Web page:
First and foremost, we need to take our waste collection services back into public hands. The privatisation of bins has been a disaster for Dublin, the people living here and the waste workers. I played a major role in, and was endorsed by, the local Anti-Bin Tax campaigns and I was summoned to the High Court by Greyhound for defending the union workers that were locked out when they did not accept pay cuts. I have not stopped fighting for the re-municipalisation of bins and see this as very much unfinished business.

Taking our bins back under council control would expand waste collection of public bins, make private bin collections more convenient and more affordable, improve pay and conditions for waste workers, and stop the impetus for illegal dumping.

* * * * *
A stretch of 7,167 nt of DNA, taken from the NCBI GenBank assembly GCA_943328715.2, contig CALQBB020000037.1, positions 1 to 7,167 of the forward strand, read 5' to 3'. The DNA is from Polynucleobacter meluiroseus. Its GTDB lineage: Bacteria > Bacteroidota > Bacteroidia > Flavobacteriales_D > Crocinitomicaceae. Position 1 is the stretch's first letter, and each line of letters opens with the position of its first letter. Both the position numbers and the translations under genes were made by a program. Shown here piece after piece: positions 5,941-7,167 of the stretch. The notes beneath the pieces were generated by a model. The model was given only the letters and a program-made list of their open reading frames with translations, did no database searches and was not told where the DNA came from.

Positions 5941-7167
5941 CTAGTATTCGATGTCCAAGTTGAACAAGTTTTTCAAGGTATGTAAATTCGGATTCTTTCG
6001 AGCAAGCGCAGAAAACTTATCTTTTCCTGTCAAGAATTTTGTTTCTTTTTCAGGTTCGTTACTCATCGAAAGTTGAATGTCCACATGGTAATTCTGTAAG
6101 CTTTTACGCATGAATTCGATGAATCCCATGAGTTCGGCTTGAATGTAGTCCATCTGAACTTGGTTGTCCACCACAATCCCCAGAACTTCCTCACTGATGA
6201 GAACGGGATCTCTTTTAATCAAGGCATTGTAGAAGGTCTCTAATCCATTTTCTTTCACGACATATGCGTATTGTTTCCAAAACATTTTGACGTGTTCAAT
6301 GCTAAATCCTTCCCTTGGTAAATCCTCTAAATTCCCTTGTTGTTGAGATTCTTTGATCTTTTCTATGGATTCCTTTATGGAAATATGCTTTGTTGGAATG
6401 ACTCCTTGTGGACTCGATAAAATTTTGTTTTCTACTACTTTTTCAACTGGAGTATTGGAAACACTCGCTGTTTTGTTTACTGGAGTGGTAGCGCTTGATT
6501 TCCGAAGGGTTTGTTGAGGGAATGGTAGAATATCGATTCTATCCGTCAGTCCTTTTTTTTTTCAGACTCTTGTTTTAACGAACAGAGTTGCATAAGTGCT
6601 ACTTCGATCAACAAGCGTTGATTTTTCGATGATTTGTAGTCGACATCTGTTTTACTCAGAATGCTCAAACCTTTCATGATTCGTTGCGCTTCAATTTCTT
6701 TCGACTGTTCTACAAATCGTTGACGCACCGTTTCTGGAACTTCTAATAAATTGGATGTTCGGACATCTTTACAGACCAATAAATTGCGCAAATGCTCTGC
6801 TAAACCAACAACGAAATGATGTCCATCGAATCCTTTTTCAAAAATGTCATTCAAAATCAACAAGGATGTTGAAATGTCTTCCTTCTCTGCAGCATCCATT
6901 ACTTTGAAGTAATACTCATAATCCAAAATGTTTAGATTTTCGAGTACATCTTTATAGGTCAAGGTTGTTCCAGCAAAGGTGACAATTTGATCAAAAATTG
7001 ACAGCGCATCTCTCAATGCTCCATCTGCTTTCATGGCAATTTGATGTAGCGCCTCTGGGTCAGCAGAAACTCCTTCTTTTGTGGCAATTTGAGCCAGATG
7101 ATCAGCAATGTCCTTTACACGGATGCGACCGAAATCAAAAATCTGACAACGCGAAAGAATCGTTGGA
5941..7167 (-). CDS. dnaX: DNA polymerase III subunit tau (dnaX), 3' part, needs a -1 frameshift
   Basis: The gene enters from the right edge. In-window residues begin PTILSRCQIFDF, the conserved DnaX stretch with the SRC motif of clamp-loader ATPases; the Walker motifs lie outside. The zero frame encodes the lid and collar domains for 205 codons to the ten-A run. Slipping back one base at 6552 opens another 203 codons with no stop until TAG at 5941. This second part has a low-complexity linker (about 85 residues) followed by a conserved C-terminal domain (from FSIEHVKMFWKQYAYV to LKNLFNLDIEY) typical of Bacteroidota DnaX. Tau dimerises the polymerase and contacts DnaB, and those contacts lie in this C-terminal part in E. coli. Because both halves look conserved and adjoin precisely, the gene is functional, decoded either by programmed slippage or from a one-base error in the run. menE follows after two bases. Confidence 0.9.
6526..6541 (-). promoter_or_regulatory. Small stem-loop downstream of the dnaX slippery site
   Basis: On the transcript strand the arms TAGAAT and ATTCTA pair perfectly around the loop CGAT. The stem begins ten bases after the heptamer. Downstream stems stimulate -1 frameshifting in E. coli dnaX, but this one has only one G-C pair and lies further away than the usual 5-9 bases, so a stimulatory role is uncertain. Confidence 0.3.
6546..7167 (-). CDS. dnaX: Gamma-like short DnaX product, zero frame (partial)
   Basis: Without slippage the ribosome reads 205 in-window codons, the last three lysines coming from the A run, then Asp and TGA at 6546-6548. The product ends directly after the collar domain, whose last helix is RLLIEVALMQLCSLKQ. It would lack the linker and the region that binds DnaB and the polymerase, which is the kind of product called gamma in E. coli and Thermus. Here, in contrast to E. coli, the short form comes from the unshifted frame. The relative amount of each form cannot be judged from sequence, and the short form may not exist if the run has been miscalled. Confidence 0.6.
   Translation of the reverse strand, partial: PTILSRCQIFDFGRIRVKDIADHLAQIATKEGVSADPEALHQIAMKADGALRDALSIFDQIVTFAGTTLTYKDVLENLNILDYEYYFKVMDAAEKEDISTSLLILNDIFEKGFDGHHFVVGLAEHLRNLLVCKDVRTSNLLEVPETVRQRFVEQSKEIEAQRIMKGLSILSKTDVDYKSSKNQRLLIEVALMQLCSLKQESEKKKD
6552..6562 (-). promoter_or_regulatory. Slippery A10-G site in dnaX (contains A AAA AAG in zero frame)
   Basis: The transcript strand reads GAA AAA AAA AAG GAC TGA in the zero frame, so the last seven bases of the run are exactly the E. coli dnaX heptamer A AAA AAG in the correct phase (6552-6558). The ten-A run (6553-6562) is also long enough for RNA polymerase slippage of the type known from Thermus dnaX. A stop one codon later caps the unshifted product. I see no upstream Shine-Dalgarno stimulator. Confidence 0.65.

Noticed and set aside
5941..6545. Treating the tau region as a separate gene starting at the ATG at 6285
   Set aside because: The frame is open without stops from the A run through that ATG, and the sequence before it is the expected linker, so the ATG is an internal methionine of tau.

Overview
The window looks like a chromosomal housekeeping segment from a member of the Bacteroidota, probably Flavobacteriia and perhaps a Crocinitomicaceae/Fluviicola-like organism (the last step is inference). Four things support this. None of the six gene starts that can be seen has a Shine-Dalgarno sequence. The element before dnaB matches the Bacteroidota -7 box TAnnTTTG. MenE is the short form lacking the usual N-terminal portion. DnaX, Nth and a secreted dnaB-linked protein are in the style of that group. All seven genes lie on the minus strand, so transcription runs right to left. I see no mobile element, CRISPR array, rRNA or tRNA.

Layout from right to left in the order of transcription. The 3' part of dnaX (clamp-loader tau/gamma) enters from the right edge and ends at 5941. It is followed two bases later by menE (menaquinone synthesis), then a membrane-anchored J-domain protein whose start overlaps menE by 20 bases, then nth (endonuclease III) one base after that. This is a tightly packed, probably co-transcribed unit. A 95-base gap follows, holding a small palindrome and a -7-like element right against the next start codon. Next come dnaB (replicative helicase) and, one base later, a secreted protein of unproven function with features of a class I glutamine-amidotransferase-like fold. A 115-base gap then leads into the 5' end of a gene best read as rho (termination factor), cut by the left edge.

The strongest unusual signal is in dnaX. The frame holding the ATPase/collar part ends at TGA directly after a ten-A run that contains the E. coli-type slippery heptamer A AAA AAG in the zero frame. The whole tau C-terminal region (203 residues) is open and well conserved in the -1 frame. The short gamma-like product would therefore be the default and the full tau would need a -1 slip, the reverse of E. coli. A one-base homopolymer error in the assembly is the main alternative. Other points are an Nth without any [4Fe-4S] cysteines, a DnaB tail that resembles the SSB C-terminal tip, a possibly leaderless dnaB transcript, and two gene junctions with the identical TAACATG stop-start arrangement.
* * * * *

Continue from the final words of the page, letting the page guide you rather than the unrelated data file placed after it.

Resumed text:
With regards to dog fouling, at the March area committee I submitted the following motion: “Motion 13 from Councillor Pat Dunne This area committee once again notes that dog fowling continues to be a huge problem in our parks, footpaths, and greens. We note that the problem is caused by a minority of dog owners. These dog owners need to be named and shamed. We call upon all relevant sections in Dublin City Council to step up actions to tackle this problem.”

DCC management response was weak citing GDPR legislation, but I will continue to pursue this demand. 

What would you do to help tackle vacancy and dereliction?